When I was working in a library part-time in high school there was a career education section. I would sit there and read: “So you want to be a …” It opened my eyes to possibilities that I could be anything I wanted. My parents didn’t really enjoy their jobs, and I didn’t want that life, so I completely appreciate the library for having those books, those resources that really opened my eyes — to infinite possibilities — yeah!
It took a long time before I found my home, but I absolutely love it here, and I can’t imagine living anywhere else. I love the Princeton community and everything that goes on here, with opportunities in the arts and literature and the mix of bucolic scenery. Who knows who could pass through the doors — Tracy K. Smith, Paul Muldoon? There’s so much energy here.
No “Typical” Days
There isn’t a typical day here. We’re scheduled very tightly — several hours at the public service desk and several hours working on our own. I could be at the desk helping people with computer problems or helping them download books or answering questions for someone looking to start a business. We have a service called Librarian by Appointment, where we’ll set up an appointment with you one-on-one for an hour to go over whatever you want to find out about. It’s great. A man came in and wanted to find out how many businesses were located in an area where he wanted to start an IT business. I showed him our data base so he could pinpoint the names of his actual competitors. He could start from there and do the research he needs to do before he starts his business and goes out on a limb.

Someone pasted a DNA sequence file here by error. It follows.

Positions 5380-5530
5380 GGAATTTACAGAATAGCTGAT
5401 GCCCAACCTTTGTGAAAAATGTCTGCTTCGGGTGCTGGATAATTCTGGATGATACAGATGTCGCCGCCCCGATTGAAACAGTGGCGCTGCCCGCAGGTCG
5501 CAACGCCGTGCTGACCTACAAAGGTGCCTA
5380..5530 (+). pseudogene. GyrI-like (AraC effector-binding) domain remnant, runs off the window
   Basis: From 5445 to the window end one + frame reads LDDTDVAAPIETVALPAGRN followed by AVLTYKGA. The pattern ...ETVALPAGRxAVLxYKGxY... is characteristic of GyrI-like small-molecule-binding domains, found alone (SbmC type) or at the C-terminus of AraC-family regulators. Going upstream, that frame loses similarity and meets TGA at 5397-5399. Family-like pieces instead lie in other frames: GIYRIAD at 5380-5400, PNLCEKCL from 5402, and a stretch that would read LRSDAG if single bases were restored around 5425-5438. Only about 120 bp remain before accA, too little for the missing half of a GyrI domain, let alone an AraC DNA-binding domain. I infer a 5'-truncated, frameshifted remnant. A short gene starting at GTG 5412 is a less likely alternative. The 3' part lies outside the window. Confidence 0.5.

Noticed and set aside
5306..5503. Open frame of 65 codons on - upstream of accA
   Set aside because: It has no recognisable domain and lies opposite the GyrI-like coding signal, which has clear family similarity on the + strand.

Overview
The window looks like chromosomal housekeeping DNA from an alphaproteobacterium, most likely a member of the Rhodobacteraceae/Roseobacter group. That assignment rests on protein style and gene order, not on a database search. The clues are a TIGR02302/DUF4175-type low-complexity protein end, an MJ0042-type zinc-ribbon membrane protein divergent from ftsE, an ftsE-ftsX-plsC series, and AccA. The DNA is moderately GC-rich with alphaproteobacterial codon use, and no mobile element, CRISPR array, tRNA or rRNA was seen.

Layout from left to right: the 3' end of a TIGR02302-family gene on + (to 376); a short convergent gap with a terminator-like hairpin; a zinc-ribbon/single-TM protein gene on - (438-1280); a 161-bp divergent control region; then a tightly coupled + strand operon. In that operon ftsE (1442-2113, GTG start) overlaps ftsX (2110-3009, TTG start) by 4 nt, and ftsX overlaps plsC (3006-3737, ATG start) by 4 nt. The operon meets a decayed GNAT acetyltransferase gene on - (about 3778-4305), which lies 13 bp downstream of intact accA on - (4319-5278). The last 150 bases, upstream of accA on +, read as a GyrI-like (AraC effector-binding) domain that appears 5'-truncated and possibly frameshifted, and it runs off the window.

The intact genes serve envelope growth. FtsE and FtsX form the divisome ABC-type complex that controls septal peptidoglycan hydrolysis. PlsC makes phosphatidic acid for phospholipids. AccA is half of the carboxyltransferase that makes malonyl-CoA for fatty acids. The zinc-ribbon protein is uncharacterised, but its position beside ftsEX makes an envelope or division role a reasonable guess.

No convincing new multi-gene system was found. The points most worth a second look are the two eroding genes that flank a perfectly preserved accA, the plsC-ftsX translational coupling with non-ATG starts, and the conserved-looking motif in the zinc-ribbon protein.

You have to have this skill set and be ready for any question that’s thrown at you — which is an enormous amount of fun. And on top of that, there’s reading. We have to be able to give suggestions. People come up to you and ask, “What’s a good book to read?” I have to be able to answer those kinds of questions on the spot. People come in with all kinds of questions.
I’m designing training for staff to make sure everybody is at a particular level of expertise to recommend books, and I also coordinate the adult book groups and lead a fiction group, as well as overseeing and writing for the library blog and leading the Instagram team. We are expected to do everything every day.